Interactive Investor

ii view: Chemring senses opportunity in high-tech niches

16th June 2021 15:35

Keith Bowman from interactive investor

Countermeasures plus electronic warfare and cyber security. We assess prospects. 

First-half results to 30 April

  • Revenue up 4% to £198.5 million
  • Adjusted operating profit up 10% to £28 million
  • Net debt down 36% to £39 million 
  • Interim dividend up 21% to 1.6p per share

Chief executive Michael Ord said:

"Chemring's positive first half performance again demonstrates the progress that we continue to make in building a higher quality technology-based Group. With strong order cover for the full year the Group remains on track to deliver year on year growth, and the Board's expectations for the full year remain unchanged.”

ii round-up:

Defence and technology company Chemring Group (LSE:CHG) divides its products up into two broad arenas.

Its electronic sensors and information business supplies customers across the commercial, national security and defence domains. Its sensors are used to biological and chemical weapons, explosive materials and in electronic warfare. 

At its other countermeasures and energetics businesses, its products include countermeasures used by military aircraft to fool ground to air missiles, cutting edge raw materials and aircraft safety components. 

It employs around 2,300 people worldwide and supplies customers in more than 50 countries.

For more on these latest results, please click here

ii view:

Countermeasures and energetics currently generate its biggest slug of sales at around two-thirds of the overall total. The US provides its largest marketplace at just over half of all sales, with the UK coming in second at just over a quarter and Europe accounting for around a tenth. 

Chemring is pursuing a strategy to deliver profitable growth by operating in markets where it has differentiators such as intellectual property, niche technology, high barriers to entry and deep long-term customer relationships. Its modernisation and operational excellence programmes are continuing, although management’s attention is now shifting towards the growth of its sensors and information segment.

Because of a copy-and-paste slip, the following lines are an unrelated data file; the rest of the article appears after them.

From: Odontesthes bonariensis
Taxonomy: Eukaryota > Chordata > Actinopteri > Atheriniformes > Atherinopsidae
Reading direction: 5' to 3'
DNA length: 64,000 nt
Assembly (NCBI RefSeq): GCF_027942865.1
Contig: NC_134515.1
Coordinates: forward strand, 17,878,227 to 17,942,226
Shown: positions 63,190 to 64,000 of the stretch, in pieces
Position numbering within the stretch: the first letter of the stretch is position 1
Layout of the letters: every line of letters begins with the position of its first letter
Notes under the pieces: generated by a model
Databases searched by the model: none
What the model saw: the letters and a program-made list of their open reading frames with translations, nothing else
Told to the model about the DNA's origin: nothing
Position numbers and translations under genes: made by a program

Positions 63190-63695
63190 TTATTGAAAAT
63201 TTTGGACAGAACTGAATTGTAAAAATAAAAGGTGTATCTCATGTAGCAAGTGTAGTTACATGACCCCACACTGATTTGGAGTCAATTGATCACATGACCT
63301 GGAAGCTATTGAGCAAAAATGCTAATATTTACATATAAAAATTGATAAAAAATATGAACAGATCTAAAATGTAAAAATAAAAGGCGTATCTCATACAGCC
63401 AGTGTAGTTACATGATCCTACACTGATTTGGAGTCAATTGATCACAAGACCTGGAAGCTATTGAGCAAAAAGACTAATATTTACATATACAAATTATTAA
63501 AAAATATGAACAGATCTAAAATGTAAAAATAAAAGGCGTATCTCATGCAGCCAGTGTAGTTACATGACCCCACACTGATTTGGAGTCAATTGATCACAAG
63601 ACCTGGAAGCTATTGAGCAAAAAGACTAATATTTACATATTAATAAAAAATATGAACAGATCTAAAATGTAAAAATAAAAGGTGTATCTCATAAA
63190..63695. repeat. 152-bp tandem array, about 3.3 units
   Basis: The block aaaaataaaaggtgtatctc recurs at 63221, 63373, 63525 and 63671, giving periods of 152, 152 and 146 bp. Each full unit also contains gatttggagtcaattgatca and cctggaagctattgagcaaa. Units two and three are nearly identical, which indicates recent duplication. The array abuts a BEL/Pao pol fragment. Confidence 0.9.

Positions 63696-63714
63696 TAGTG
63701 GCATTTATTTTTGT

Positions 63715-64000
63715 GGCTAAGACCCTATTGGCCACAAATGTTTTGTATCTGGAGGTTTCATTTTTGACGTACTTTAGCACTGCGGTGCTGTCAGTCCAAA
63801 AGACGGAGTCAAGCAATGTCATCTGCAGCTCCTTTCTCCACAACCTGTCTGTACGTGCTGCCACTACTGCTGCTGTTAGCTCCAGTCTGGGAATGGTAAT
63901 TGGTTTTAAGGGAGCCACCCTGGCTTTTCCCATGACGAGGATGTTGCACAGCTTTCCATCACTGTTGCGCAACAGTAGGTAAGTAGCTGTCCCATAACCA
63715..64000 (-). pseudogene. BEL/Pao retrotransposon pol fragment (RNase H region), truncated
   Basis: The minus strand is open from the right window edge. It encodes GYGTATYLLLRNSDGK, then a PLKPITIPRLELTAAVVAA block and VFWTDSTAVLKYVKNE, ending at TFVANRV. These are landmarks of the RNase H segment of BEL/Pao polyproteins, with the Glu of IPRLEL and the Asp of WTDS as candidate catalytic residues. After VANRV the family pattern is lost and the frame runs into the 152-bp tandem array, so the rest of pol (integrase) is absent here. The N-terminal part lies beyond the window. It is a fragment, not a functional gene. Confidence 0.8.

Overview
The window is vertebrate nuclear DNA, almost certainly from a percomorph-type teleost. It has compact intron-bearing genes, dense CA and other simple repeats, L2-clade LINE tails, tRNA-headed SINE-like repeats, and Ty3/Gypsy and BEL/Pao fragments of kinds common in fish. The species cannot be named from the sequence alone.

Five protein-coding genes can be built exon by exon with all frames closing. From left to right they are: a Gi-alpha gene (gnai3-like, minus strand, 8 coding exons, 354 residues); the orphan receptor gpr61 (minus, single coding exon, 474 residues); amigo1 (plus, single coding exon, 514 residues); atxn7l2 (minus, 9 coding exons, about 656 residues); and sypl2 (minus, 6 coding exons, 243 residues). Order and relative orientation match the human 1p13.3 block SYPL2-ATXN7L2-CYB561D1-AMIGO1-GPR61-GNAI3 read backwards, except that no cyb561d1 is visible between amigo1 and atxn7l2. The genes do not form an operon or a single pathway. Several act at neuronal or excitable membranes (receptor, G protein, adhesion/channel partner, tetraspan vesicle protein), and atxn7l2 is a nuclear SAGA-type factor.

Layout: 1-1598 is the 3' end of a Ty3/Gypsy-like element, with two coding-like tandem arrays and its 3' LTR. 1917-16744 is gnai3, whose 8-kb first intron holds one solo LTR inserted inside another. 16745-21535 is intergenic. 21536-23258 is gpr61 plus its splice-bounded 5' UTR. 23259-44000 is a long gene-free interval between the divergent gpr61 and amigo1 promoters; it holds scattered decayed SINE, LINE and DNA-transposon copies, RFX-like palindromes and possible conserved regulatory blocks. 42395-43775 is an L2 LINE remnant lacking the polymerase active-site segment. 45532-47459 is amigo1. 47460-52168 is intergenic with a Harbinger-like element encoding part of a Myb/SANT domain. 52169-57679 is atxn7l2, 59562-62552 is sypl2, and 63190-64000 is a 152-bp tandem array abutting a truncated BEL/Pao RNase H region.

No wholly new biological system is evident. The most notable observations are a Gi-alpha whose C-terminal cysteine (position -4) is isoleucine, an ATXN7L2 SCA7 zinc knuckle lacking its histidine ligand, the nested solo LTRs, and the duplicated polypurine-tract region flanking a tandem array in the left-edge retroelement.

Within that segment, its security-related business Roke has been gaining increasing focus. During this latest first-half period, Roke again recorded double-digit growth in orders, revenue and operating profit. A government emphasis being placed on cyber security, secure networks, secret cloud, artificial intelligence, data science and autonomy are all helping to expand opportunities for Roke to deploy its market leading technologies – capabilities now added to by the acquisition of Cubica Group.

For investors, the defence business can be volatile. The timing of contracts is often unpredictable. Government defence expenditure is politically easier to cut than say health or education. That said, despite a change of US President, much of its US work is already locked in for delivery and the UK government in late 2020 pledged an increase in spending over coming years. In all, with the lines between technology and defence and security blurring, and analysts calculating a fair value price per share of 368p, higher risk investors may continue to accumulate holdings for the longer term.   


  • Business and geographical diversity
  • An increased dividend payment


  • Defence is a volatile industry
  • Exposure to currency movements

The average rating of stock market analysts:

Strong buy

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